The second aspect that calls for attention is from the technical standpoint as the way in which the duodenoscopes were contaminated does appear highly artificial and may not reflect clinical practice. It is unclear if the elevator was moved up and down in the presence of a biopsy forceps. Typically, biopsy forceps are rarely used in endoscopic retrograde cholangiopancreatography (ERCP). I would have chosen to use a biliary catheter or a sphincterotome. In addition, the forceps used was “reusable”. Could the use of a resterilized utensil have increased the risk of scope channel contamination?
Third, the experiment entailed that each cycle consisted of exposure of the duodenoscope to the experimental set-up, and that 60 of these cycles (or procedures) were done without any low grade bacteriological exposure cycles in between. This may not represent clinical practice, in which most ERCPs result in low grade exposure to contaminated bile or duodenal contents. The subsequent and additive effect of the cyclic nature of the experiment is another discrepancy with clinical practice, especially as many of these cycles showed that the duodenoscope was culture-positive, indicating that the scope was not completely disinfected.
Finally, the authors put in great effort in visually inspecting the scope channels and did not find scratches or damage to the inside. Nevertheless, it would have been interesting to have had objective visual or quantitative documentation of the absence or presence of biofilm. In addition, it would have been interesting to evaluate the post-cleaning results by using the soil manufacturer’s test kit, in which effective cleaning of endoscope surfaces and channels is deemed to have been achieved if there is < 6.4 µg of residual protein, < 1.8 µg/cm2 of residual hemoglobin, and ≤ 4 log10 viable bacteria/cm2 . As a result, we do not know if the scopes really do promote bacterial growth or if growth is promoted by improper scope cleaning and drying. Based on all outbreaks of ERCP-associated infections so far, we know that poor scope cleaning practices and breaches in hygienic standards and proper drying have been the culprits of the outbreaks . The proof is that all outbreaks ceased after hygienic practices and proper drying methods were implemented .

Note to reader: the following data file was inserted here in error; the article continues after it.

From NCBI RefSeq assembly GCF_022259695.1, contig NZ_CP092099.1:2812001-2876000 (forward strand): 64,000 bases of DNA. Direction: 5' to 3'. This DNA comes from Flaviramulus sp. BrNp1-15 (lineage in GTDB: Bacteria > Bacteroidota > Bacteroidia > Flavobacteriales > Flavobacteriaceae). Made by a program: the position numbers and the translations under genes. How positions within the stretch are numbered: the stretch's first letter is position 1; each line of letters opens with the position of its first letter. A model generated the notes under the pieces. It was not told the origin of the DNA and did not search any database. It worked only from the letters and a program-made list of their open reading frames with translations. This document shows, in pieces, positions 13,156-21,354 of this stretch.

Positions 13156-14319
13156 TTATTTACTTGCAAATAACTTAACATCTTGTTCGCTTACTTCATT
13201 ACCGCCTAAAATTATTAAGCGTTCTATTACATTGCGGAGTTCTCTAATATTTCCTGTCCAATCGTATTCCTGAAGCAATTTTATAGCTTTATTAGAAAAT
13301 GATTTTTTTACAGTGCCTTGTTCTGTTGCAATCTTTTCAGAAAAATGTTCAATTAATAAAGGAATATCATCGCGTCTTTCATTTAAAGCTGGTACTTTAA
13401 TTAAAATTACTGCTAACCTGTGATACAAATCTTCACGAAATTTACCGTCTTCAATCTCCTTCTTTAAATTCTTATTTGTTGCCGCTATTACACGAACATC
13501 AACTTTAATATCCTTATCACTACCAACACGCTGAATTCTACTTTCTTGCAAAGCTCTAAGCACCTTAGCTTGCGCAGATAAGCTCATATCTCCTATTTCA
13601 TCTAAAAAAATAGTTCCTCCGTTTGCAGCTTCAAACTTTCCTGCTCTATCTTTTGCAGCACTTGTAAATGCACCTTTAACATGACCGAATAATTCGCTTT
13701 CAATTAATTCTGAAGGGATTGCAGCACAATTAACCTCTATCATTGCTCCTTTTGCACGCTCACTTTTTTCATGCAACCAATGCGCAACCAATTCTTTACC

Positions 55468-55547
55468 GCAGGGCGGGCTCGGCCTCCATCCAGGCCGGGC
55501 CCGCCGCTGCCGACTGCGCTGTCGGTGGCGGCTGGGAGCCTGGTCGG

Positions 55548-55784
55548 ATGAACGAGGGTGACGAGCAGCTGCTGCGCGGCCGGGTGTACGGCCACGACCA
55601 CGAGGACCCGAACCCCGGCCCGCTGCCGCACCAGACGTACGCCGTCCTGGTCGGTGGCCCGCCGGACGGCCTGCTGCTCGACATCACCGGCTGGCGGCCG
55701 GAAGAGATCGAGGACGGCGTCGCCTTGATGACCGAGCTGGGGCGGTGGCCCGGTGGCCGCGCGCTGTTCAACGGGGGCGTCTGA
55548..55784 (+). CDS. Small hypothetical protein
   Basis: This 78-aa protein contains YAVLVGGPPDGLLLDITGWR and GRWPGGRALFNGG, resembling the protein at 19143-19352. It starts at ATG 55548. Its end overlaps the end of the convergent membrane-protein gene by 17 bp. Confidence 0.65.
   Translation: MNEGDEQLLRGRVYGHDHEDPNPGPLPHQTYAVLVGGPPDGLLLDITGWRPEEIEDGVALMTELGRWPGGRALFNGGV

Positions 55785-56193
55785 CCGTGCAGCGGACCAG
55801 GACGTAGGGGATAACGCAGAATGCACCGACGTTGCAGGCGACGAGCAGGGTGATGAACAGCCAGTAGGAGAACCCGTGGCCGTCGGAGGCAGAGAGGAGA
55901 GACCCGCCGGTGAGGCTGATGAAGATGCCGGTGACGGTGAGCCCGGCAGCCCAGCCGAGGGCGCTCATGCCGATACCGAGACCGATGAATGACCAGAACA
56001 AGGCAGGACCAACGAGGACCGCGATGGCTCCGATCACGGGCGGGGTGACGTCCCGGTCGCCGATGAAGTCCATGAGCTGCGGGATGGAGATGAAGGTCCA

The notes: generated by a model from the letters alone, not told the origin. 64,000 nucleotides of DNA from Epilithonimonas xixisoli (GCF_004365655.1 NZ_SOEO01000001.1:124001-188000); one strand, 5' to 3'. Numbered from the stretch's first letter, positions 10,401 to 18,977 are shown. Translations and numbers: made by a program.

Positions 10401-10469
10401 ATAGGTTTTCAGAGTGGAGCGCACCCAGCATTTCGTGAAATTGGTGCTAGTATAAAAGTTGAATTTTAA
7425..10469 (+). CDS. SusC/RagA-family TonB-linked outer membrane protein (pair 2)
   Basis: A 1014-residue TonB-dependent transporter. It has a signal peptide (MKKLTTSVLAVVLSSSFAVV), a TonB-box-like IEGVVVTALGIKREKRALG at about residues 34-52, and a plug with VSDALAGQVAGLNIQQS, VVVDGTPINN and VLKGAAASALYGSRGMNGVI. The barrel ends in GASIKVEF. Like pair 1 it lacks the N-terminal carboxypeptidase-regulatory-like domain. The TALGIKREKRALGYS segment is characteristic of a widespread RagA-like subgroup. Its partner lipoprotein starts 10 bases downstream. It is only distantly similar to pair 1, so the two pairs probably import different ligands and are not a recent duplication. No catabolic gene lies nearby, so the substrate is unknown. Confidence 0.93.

In summary, the authors are to be congratulated for attempting to further elucidate the mechanisms of duodenoscope contamination and decontamination. Although the current results may not have clinical applicability, they definitely do set up a basis for future studies of this topic, which by incorporating additional methodological, microbiological, and technical aspects could further improve our understanding of the interaction between microorganisms and endoscopes.
Article published online:
21 July 2022